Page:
HMRC’s New Weapons For Their Battle Against Marketed Tax Avoidance Schemes

This year’s Finance Act has given HM Revenue & Customs (“HMRC”) several new weapons for their battle against marketed tax avoidance schemes.  Naturally, how such schemes are viewed is a matter of personal opinion, but it is clear that the general public is not generally sympathetic to their users, particularly when they are wealthy celebrities.  However, the question of whether or not the new tools at HMRC’s disposal are proportionate to the tax at risk is unclear and much will depend on the use that HMRC makes of them.

First up is a “follower notice”

These are designed to counter the mischief engineered by scheme promoters who, according to HMRC, delay litigation deliberately so that their clients obtain a significant deferral of their tax liability, and thereby a cash-flow benefit, even if the scheme itself is ultimately found to be ineffective.  HMRC can now use a follower notice where they believe the avoidance arrangements are ineffective as a result of a decision of the Tax Tribunal.  For example, a scheme may be marketed to taxpayers requiring that they join a limited liability partnership (“LLP”) in order to participate.  There will usually be a series of LLPs for taxpayers who join at different times and enquiries into earlier LLPs will naturally reach the Tribunals before later ones.  If a Tribunal decision in the case of an earlier LLP goes against the scheme, the follower notice will be used to require taxpayers in later LLPs to amend their tax returns to reflect the loss of relief expected as a result of the Tribunal decision.  They must do this within 90 days or face a penalty and the taxpayer concerned does not have a right of appeal, which HMRC says is necessary to stop the whole process being clogged up by crafty scheme promoters.

The second weapon HMRC is being given is an “accelerated payment notice”

This is a right to demand tax in dispute where the planning used has been notified to HMRC under the disclosure of tax avoidance scheme (“DOTAS”) rules.  Where a particular scheme is notified to HMRC under DOTAS, it is given a scheme reference number (“SRN”) and HMRC have now published a list of SRNs which they are proposing to attack.  Starting in August 2014, HMRC will phase in the issuing of accelerated payment notices to users of listed schemes over the coming 20 months or so.  The idea here seems to be pretty much the same as for follower notices, except in the case of accelerated payment notices there is no requirement for a Tribunal decision to have been given in the first place.  What is slightly disturbing is that many “schemes” disclosed under DOTAS have sought to give participators a tax advantage using existing statutory reliefs.  These schemes are HMRC-approved, but in some instances promoters have felt bound to disclose them as they are actively marketed as having a tax benefit, even though this benefit was intentionally provided by the government.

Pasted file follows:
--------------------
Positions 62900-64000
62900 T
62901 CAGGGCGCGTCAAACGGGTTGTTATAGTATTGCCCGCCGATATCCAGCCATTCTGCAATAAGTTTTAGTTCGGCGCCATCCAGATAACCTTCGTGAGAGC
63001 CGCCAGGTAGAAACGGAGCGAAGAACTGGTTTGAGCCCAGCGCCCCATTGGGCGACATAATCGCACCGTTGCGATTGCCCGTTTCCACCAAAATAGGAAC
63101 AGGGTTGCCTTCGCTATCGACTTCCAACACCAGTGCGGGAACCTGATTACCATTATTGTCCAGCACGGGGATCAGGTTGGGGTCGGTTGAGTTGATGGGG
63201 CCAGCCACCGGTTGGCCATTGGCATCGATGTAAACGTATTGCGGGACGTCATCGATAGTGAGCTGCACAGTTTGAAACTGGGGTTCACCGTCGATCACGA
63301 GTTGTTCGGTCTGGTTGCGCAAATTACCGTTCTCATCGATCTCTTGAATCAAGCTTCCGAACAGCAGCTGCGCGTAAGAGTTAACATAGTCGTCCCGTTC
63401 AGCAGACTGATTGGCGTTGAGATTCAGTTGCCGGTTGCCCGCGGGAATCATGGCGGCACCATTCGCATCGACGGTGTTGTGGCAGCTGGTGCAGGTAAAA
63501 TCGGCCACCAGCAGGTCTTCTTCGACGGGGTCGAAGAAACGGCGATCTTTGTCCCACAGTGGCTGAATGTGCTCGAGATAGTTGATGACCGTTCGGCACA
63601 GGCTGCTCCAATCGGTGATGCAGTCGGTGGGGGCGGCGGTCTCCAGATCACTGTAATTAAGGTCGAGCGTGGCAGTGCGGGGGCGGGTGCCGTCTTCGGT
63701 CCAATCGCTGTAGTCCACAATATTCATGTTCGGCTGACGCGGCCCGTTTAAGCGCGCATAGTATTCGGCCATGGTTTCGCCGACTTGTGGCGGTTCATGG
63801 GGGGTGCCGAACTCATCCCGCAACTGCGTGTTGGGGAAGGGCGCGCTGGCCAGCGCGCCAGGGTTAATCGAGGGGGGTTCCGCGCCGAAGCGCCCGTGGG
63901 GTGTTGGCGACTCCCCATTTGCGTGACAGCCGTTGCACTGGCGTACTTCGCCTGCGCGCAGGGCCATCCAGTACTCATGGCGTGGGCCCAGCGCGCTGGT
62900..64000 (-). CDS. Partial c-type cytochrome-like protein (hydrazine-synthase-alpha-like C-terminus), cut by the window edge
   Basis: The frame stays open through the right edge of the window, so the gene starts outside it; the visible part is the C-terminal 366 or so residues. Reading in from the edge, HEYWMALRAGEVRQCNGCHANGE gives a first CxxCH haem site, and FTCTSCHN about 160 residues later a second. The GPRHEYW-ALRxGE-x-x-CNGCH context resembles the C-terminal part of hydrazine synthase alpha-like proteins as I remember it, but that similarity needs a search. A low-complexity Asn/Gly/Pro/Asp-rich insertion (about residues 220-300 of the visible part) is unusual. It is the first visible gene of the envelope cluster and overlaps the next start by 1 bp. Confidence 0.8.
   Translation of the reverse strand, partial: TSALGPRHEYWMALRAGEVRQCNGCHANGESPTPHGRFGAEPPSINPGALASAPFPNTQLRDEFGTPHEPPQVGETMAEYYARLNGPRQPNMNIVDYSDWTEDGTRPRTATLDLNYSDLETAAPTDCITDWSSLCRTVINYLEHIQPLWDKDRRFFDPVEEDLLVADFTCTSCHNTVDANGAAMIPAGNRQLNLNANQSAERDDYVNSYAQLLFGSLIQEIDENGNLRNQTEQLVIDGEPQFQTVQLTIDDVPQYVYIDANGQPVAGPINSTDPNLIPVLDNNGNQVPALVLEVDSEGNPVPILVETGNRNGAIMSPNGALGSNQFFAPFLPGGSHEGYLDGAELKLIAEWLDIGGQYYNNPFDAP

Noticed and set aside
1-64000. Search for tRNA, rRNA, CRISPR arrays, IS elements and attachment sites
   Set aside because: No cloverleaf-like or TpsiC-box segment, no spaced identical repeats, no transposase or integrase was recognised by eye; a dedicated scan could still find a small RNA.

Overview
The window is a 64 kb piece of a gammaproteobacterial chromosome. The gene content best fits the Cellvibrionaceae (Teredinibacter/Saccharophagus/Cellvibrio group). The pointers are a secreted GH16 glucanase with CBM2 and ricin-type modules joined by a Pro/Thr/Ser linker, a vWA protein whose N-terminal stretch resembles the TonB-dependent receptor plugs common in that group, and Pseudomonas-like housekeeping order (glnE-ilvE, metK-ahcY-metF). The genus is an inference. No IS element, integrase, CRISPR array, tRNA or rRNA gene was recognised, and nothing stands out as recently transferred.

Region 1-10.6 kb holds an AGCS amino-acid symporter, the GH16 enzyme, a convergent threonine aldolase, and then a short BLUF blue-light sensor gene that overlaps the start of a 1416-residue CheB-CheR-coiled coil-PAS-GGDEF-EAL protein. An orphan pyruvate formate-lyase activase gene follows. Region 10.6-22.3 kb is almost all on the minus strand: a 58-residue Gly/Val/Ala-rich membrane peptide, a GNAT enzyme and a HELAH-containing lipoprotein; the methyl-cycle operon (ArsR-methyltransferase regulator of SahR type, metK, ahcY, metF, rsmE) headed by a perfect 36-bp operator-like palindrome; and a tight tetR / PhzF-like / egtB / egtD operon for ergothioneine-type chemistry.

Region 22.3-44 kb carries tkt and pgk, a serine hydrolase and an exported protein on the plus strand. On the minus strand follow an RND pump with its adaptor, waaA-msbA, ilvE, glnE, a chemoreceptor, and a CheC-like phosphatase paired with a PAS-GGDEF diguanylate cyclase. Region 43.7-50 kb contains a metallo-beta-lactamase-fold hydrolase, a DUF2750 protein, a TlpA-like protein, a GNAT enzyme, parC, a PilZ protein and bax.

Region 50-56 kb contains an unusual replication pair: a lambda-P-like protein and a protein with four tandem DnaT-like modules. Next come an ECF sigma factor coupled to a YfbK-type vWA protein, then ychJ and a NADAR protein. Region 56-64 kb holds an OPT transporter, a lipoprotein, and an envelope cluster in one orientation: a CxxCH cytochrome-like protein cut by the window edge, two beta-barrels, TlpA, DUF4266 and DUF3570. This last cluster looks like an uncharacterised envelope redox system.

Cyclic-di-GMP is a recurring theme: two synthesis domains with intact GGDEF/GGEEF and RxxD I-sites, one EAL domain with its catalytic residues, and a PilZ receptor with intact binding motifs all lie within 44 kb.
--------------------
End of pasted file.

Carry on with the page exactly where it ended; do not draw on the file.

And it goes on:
It seems that HMRC is acquiring powers that give it an advantage in the battle against tax avoidance whilst public antipathy towards people perceived as not paying their “fair share” is very high.  This would be of less concern if the debate on the granting of such powers was not being thoroughly clouded by HMRC and, by extension, government spin.  What is particularly worrying is that a consultation document has been published detailing how HMRC might be permitted to recover outstanding tax directly from the bank accounts of taxpayers.  This draconian proposal is extremely worrying and rather begs the question of why HMRC is not pursuing well-known companies like Starbucks and Vodafone with equal vigour.  Surely it is not because they are simply softer targets?

Carl Barwick – Tax Manager

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Westbury Accountants and Business Advisors is an accountancy practice based in London. Westbury have been providing Accounting and Tax solutions to small and medium sized businesses since 1936. Talk to the team at Westbury on 0207 253 7272 or visit http://www.westbury.co.uk.